Word on the Street: Latin and StreetWise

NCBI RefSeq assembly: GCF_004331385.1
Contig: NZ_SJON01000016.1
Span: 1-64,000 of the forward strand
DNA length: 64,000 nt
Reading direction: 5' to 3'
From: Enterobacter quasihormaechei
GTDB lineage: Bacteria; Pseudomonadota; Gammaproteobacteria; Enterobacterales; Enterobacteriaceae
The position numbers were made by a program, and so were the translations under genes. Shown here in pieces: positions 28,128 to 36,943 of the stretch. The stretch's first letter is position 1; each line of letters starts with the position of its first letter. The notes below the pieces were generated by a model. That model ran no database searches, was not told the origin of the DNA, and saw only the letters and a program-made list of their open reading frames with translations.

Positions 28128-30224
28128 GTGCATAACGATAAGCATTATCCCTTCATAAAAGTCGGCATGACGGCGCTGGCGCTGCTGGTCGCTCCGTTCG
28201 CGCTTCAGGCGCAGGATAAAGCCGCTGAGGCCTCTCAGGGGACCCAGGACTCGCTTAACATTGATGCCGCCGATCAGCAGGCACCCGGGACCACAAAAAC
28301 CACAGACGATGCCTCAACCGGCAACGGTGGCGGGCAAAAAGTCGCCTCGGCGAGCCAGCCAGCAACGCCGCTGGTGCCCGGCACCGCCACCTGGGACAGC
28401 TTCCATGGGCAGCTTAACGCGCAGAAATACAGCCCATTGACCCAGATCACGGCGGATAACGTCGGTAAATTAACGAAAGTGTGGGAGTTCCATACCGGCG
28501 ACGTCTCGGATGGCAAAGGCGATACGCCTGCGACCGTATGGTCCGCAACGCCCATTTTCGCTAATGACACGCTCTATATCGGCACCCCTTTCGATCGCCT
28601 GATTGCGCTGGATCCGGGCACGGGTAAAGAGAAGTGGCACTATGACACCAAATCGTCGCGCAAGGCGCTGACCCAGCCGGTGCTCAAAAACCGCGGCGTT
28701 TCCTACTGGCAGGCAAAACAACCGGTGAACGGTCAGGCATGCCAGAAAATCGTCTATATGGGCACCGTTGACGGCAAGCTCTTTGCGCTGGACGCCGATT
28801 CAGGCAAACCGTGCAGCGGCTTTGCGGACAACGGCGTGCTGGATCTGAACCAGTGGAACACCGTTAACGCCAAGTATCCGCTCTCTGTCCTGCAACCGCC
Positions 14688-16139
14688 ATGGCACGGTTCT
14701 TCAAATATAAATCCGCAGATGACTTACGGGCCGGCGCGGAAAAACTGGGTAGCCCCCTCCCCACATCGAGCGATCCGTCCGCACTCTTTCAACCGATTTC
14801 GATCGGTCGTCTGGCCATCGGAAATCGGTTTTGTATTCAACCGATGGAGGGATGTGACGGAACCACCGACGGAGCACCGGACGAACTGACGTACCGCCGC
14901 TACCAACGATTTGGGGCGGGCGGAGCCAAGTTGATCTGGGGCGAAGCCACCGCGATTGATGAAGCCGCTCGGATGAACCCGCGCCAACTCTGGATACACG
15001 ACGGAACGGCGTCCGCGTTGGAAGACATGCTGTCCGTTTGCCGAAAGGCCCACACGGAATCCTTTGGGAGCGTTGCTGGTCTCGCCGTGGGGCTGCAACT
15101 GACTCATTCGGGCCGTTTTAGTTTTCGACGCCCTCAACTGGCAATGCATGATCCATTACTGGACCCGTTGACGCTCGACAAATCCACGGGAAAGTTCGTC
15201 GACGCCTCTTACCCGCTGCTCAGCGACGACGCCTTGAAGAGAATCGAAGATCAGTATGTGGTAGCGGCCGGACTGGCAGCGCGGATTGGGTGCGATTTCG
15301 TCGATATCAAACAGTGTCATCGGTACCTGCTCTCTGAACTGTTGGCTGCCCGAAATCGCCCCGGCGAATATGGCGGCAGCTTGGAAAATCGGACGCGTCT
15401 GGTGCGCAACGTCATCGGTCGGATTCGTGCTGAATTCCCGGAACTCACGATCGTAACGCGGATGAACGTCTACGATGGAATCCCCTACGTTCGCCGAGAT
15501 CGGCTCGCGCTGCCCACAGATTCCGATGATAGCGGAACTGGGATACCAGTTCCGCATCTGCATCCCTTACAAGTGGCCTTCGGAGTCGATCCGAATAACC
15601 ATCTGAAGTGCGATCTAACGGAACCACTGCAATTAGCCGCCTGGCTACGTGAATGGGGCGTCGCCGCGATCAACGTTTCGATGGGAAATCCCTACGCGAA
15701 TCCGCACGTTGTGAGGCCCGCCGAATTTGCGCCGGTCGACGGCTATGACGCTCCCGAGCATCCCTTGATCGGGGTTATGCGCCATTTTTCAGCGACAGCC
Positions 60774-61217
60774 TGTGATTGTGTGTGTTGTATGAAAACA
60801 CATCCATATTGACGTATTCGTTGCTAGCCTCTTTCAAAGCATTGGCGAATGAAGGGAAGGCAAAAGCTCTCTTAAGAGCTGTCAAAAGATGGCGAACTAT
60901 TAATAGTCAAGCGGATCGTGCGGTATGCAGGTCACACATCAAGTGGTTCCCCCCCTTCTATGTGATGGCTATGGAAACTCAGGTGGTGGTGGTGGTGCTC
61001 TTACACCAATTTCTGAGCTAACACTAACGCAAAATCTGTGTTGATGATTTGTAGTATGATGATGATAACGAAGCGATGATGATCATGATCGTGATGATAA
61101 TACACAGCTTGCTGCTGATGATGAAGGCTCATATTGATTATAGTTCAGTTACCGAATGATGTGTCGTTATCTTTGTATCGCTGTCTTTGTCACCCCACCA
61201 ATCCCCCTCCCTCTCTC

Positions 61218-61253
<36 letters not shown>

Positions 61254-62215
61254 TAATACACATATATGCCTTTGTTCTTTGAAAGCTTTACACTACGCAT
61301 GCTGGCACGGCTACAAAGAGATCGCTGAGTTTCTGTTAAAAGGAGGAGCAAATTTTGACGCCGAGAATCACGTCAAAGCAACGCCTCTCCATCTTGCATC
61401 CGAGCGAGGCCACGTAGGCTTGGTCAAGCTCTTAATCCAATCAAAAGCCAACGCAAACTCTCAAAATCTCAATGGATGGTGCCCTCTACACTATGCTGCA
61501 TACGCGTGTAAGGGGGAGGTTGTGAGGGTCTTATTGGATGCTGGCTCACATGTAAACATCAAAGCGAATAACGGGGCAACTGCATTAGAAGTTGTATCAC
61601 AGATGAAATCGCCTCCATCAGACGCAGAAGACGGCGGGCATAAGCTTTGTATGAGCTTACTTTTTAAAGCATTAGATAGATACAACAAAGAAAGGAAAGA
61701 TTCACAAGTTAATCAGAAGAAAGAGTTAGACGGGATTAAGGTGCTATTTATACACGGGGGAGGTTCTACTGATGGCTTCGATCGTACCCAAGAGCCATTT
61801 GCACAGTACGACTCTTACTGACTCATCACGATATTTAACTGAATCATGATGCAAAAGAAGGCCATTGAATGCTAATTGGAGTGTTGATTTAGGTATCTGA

Frani O’Toole To 105,338 Chicagoans, the street is home. To 430 Latin upper schoolers, The Street is a fashion blog. There is certainly a disconnect; however, as we know from partnerships like the one between Latin and StreetWise, there are more similarities in our thinking than differences. StreetWise magazine is an Uptown-based publication whose goal is to support Chicago’s poor and homeless. Latin is a Near North-located private school whose goal is to support its students and prepare them for the future. Our two communities may be different, but over recent months, Latin and StreetWise have managed to forge a lasting and meaningful relationship. It turns out that, though our communities may be on different “streets,” our destination—our goal to improve the world we live in—is the same. StreetWise is located at 4554 N. Broadway, in the heart of Uptown, and a Red Line train shakes the office every five minutes. Over my “Careers” project week, I worked as a reporter at their offices, and became familiar with many of its organizers and vendors. Gregg Pritchett, director of vendor services at StreetWise, describes the magazine as “a resource to get people who need help out of their situation. Sixty-nine percent of the vendors said that before they came to StreetWise they were living on the street, they were homeless.” Latin’s new initiative in Uptown and with StreetWise, Gregg says, is worthwhile because “as Chicagoans we owe it to our fellow Chicagoans.” The partnership between Latin and StreetWise began last fall, when Latin donated eight used iMacs for StreetWise’s computer lab. Clients of StreetWise now have access to fully-updated computers, to use for employment, housing, and other general research. “They really appreciated the donation,” director of Latin’s facilities Peter Brown said. The partnership has evolved, though, to allow for more hands-on involvement from members of the Latin community. Over project week, Mr. Cronister and Ms. Maajid brought their “Homelessness in Uptown” students to the StreetWise offices. There, students spent their time preparing a “vendor profile,” a weekly spotlight of a StreetWise employee. One profile, written by students Zach Barker, Alex Goff, and Kyle Robinson, was included in the March 27th issue of StreetWise. Sophomore Alex Goff liked his experience at StreetWise, adding that Latin is good at making similar service opportunities accessible to students. He says, “the community’s many food/clothing drives and encouraging of community service shed at least some of the light on the issue [of homelessness] that cannot be attained without direct contact.” Gaining this experience makes helping the homeless all the more beneficial for those involved. “My experience with working with the homeless has made me more aware of what happens around us and how fortunate Latin students are to be receiving an excellent education,” sophomore Zach Barker adds. It doesn’t always take a trip to Uptown, however, to help those in need; StreetWise is one organization that comes to us.  As it turns out, you can buy StreetWise at Potash — or, rather, in front of Potash. Louis Hale has been a vendor at that location for the past five years. “I love the people, the dogs, the school, and the history of the area,” he says, “it’s been one fun experience.” Polite and friendly, he has become familiar with many people in the neighborhood, including Latin students and faculty. Some students, he says, have even returned to see him after graduation. Nevertheless, the fact that he is right next door every day doesn’t guarantee that all of us are aware of his presence, or have chosen to reach out. Some people may attribute this to a kind of insularity our community sometimes succumbs to, commonly known as the “bubble.” The bubble should now include Louis, as a close friend of the community. The bubble should also include the StreetWise office, as a partner of Latin. The more we become involved in the city, the further the bubble will stretch. And, we all know what happens when a bubble gets too big—it pops.]]>